Distal renal tubular acidosis is a disease that occurs when the kidneys do not properly remove acids from the blood into the urine. As a result, too much acid remains in the blood (called acidosis).
When the body performs its normal functions, it produces acid. If this acid is not removed or neutralized, the blood becomes too acidic. This can lead to electrolyte imbalances in the blood. It can also cause problems with normal function of some cells.
The kidneys help control the body's acid level by removing acid from the blood and excreting it into the urine.
Distal renal tubular acidosis (Type I RTA) is caused by a defect in the kidney tubes that causes acid to build up in the blood.
Type I RTA is caused by a variety of conditions, including:
Symptoms of distal renal tubular acidosis include any of the following:
- Confusion or decreased alertness
- Impaired growth
- Increased breathing rate
- Kidney stones
- Muscle weakness
Other symptoms can include:
The goal is to restore normal acid level and electrolyte balance in the body. This will help correct bone disorders and reduce calcium buildup in the kidneys (nephrocalcinosis) and kidney stones.
The underlying cause of distal renal tubular acidosis should be corrected if it can be identified.
Medicines that may be prescribed include potassium citrate and sodium bicarbonate. These are alkaline medicines that help correct the acidic condition of the body. Sodium bicarbonate may correct the loss of potassium and calcium.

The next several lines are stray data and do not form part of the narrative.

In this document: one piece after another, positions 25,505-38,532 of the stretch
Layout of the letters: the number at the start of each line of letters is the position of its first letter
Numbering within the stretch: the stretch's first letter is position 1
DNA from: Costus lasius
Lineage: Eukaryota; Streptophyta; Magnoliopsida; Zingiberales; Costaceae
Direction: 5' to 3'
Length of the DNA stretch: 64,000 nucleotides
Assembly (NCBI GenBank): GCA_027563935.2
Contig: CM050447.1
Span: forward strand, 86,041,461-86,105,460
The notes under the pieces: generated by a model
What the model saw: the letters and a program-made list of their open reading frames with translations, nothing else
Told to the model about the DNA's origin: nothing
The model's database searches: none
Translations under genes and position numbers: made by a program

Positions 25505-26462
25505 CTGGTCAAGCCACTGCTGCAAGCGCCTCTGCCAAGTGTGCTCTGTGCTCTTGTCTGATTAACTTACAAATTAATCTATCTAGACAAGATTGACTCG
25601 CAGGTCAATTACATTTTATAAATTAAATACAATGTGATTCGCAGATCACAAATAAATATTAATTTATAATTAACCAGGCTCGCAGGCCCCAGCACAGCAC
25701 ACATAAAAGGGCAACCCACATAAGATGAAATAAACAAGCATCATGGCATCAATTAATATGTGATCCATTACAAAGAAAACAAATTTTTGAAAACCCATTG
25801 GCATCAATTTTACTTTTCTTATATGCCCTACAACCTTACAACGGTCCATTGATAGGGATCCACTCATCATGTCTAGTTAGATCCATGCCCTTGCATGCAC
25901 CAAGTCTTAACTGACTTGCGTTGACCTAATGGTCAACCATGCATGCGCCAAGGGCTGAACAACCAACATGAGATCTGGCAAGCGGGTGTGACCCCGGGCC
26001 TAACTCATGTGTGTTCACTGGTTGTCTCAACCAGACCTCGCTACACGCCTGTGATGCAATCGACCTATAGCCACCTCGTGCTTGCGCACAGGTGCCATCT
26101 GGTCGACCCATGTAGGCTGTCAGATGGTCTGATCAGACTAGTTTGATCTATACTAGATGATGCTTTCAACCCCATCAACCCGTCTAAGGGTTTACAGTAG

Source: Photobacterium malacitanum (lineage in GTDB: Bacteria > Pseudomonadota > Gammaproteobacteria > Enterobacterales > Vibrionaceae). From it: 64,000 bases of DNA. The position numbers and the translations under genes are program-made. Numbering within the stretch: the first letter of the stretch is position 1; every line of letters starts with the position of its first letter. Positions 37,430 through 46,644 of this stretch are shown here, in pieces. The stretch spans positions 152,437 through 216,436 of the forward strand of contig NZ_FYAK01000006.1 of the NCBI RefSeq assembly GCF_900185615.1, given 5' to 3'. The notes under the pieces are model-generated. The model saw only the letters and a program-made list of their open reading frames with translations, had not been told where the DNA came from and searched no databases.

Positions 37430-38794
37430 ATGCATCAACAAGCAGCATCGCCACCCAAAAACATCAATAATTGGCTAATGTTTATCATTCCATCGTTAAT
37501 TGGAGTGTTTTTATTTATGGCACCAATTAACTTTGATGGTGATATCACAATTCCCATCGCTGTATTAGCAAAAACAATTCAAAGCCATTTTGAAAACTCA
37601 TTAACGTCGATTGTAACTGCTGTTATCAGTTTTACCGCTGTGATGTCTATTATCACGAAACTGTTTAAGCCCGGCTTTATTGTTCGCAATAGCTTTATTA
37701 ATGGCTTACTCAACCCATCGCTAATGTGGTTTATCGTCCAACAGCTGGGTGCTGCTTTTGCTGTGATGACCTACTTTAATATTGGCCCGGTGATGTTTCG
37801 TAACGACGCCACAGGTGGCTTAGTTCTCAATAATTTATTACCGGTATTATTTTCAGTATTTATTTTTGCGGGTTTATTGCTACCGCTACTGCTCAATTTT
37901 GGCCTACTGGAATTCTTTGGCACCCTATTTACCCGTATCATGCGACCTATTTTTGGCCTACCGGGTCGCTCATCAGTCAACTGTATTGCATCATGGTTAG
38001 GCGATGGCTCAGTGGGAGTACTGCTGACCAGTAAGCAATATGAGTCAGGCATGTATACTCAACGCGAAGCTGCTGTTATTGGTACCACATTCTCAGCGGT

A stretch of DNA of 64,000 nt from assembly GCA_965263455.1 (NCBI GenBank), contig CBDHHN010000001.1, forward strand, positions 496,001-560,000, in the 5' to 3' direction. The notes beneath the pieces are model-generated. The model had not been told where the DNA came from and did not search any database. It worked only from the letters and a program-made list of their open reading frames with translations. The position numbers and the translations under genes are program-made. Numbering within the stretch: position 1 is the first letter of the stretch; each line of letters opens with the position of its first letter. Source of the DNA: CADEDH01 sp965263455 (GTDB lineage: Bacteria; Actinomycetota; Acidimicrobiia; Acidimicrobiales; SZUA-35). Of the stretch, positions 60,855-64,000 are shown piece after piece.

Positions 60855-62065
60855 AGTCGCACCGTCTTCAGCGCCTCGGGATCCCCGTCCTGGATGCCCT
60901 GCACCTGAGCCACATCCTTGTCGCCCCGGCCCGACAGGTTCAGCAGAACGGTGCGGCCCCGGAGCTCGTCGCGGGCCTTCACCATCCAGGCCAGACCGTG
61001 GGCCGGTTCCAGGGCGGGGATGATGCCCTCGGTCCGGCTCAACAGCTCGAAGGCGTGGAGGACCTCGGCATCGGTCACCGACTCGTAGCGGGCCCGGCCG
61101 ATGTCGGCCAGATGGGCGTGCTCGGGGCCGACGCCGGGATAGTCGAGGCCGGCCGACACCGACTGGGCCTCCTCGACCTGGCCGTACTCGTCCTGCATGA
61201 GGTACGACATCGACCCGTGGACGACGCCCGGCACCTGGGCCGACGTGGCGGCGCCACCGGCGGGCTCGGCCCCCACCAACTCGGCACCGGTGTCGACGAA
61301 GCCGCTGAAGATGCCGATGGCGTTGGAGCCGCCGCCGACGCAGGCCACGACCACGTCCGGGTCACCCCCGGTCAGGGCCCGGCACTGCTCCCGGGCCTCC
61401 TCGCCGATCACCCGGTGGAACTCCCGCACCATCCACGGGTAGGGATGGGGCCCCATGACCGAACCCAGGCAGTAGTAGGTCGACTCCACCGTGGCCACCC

The disorder must be treated to reduce its effects and complications, which can be permanent or life-threatening. Most cases get better with treatment.
Untreated, distal renal tubular acidosis can lead to any of the following conditions:
- Kidney stones
- Electrolyte imbalances, such as low blood potassium level
There is no prevention for this disorder.
Renal tubular acidosis - distal; Renal tubular acidosis type I; Type I RTA; RTA - distal; Classical RTA
DuBose TD Jr. Disorders of acid-base balance. In: Taal MW, Chertow GM, Marsden PA, et al., eds.Brenner and Rector's The Kidney
Seifter JL. Acid-base disorders. In: Goldman L, Schafer AI, eds.Goldman'sCecil Medicine
Update Date 11/7/2013
Updated by: Brent Wisse, MD, Associate Professor of Medicine, Division of Metabolism, Endocrinology & Nutrition, University of Washington School of Medicine. Also reviewed by David Zieve, MD, MHA, Bethanne Black, and the A.D.A.M. Editorial team.